Wednesday 30 November 2016

It's Wool Wednesday!

Last week we sat through Black Friday and Civilized Saturday, whilst this week was home to Cyber Monday. Carrying on the theme I'm declaring today Wool Wednesday and am highlighting three lovely newish wool ranges I've come across recently.

Di Gilpin Lalland 100% Scottish Lambswool DK

I recently interviewed Di for The Knitter magazine and was delighted to hear about her wool range that's proudly made in Scotland.  There are eighteen shades in the range: the yarn is soft with a slight halo.

Image courtesy of Di Gilpin

My favourite shade is Haar, as pictured above, which is a delicately coloured wool I'd describe as a cross between light blue, green and grey. This colour sold out when it launched at the Loch Ness Knit Festival. In my 'to knit' pile is the Moray Star Gansey in Haar.

On a side note, Di is running a 12 Days of Christmas sample sale from 1st to 12th December. Each day there will be a special collection of ready to wear samples available.

Erika Knight British Blue Wool

There are two weights in Erika's range - medium and fat. The yarn feels delightfully soft and is available in many different colours. The vintage range has brighter colours whilst the standard medium colour palette is more pastel and muted.

Here's the maxi wool:

Image courtesy of Erika Knight

The vintage:

Image courtesy of Erika Knight

And the standard British Blue Wool:

Image courtesy of Erika Knight
In my opinion the British Blue Wool is particularly suitable for baby knits and accessory projects that will be worn close to the skin.

West Yorkshire Spinners' 100% Wensleydale Gems Collection

I haven't had chance to feel this yarn in person in yet but from the description and photographs on West Yorkshire Spinners' Website I'm keen to buy some very soon. What attracts me is the depth of the jewel-like colours in this new British yarn range.

Image courtesy of West Yorkshire Spinners

My favourite is the ethereal shade Moonstone:

Image courtesy of West Yorkshire Spinners

The hanks are 100g weight and retail from the company at £8.50.

It's great to see more 100% British yarns available on the market. More for your Christmas list I wonder?

Tuesday 29 November 2016

Get Ready For Christmas Jumper Day On 16th December

This year's Christmas Jumper Day, raising funds for Save the Children, will take place on Friday 16th December. Whether you're at work, at school or at home, the charity encourages you to wear your festive woolly and donate to a very worthy cause.

Last year I knitted Susan Crawford's Perfect Christmas Jumper. For this year I finished Purl & Jane's Christmas Reindeer Jumper but alas, even the smallest size that I knitted is too big for me. My friend will be opening it on Christmas morning instead, leaving me with the dilemma of what to wear on Christmas Jumper Day.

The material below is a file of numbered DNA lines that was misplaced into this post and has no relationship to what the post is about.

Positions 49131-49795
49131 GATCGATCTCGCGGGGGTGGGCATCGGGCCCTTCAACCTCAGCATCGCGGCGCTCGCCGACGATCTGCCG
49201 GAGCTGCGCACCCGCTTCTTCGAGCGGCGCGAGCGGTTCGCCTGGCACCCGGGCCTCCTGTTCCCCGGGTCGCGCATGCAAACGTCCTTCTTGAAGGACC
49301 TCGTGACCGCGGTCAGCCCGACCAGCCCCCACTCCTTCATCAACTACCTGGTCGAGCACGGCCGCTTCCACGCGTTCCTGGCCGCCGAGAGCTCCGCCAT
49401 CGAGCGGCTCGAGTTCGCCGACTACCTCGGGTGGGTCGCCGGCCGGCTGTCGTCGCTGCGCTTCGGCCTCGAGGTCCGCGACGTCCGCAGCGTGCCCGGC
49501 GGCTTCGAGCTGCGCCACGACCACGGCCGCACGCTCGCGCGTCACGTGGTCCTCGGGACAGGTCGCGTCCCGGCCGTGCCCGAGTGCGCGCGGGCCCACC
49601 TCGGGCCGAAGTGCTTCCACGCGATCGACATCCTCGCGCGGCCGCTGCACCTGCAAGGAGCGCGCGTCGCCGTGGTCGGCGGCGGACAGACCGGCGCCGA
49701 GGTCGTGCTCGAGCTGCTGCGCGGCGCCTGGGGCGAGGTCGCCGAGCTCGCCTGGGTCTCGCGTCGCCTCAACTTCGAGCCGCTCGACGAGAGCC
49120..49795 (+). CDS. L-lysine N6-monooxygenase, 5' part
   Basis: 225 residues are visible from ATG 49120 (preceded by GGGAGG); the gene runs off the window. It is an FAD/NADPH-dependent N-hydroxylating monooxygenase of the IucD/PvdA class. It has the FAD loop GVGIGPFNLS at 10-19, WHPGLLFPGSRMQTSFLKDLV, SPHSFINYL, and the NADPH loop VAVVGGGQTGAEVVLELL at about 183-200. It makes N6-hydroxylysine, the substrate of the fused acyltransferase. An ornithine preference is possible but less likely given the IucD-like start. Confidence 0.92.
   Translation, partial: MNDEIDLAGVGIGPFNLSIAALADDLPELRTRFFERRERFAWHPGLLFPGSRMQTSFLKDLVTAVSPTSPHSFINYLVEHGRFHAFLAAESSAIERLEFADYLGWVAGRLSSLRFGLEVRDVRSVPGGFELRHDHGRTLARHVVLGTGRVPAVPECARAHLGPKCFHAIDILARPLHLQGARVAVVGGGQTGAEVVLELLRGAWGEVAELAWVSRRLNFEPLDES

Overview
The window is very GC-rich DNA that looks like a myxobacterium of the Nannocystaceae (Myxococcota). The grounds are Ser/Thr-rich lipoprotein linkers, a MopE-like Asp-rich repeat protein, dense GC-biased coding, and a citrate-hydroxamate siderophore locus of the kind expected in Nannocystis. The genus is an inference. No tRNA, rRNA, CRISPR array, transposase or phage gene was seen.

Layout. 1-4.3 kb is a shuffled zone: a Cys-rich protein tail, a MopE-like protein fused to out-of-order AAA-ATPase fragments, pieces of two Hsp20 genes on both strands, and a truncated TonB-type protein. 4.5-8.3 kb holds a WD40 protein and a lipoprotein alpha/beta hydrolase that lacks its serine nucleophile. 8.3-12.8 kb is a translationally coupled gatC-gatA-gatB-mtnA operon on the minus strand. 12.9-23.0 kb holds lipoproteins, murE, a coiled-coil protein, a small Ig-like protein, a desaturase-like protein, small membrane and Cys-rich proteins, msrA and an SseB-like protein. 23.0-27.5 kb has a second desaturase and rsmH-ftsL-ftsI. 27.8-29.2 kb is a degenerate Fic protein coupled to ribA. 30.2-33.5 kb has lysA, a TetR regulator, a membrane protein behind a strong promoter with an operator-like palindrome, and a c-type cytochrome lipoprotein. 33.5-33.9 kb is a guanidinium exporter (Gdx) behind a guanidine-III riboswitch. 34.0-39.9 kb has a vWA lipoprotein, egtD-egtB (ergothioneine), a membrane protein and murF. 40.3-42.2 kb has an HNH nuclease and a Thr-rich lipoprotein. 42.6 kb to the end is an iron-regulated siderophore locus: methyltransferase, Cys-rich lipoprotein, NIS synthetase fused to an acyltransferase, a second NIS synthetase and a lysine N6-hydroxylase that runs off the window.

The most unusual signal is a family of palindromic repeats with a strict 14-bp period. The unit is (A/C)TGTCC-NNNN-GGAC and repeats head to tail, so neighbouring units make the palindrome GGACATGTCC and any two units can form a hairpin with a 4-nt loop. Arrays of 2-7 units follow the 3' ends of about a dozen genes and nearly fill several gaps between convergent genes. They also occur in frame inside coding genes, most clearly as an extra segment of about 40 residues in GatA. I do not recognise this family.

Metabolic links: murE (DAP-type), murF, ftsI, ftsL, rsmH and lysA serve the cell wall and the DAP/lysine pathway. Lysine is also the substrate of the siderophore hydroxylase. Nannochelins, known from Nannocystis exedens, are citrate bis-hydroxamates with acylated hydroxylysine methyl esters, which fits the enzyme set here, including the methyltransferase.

The answer is a mash up of a child's Wool & The Gang jumper pattern, with a few stitches added to make it larger, and experimentation with sewing on a motif instead of knitting it intarsia.

Here's the result!

Whilst it certainly looks homemade I don't mind as that's all part of the fun of Christmas Jumper Day. Much better to wear something I've knitted myself than one made in China.

I'd love to see your homegrown Christmas Jumper knits. Please do post the web address to your photos in the comments box below.

Meanwhile Karie Westermann has published a very hand knitters' gift guide for the Christmas season. It's well worth taking a look and/or sending to your loved ones with your chosen gift highlighted!

Thursday 17 November 2016

It's Wovember!

Image courtesy of
On 21st October I flew out of a UK preparing for Halloween and Bonfire night. When I flew back from my Oz trip a week ago Christmas presents had flooded the shops; the nights were a lot darker due to the clocks going back; it was a heck of a lot colder than it was on Hamilton Island on the Great Barrier Reef; and of course it's now Wovember, a month-long celebration of wool and its properties.

So much else has happened in the British knitting world since I've been away.

Here's a quick round up of what I've gleaned from blogs and email newsletters:

Baaramewe has launched knitting kits complete with patterns and yarn, perfect for Christmas presents. I love the very Christmassy Crowberry Jumper Kit

Kettle Yarn Co has released its latest yarn Beyul DK, "a baby/Yak/Silk/ethically farmed Merino - a heavier, more deliciously squish version of the beloved yak-y blend."

West Yorkshire Spinners is selling their Autumn collection of patterns including a plethora of lovely warm jumpers

Toft Alpaca's Winter edition of its quarterly magazine is on sale. The cover pattern, the Abergledie Lace Back Cardigan, is stunning and a welcome change from the company's crocheted creatures.

Edinburgh Yarn Festival 2017 confirmed its exhibitor list.

Wovember makes me really appreciate the talented spinners, designers and dyers we have in the UK. When in Australia I didn't have much time to wool shop but when I did, in a shop that was the equivalent of a British Dunelm and TK Maxx all rolled into one, I was amazed at the lack of Australian yarn available. I'd wanted to buy some for a souvenir but could only find one range made of Australian wool spun in Australia. The Australian merino balls had been produced in China.

The one true Australian wool range I could find.

No doubt if I'd gone to a flagship store in Sydney I could have found some more but I couldn't help feeling that Australia is many years behind the UK when it comes to supporting their indiginous wool industry. My cousin, whom I visited in Sydney, told me that wool was the backbone of the Australian economy until after WW2 when man-made fibres were invented and the bottom dropped out of the market. Nowadays fleeces are a loss-making by-product. What an utter waste.

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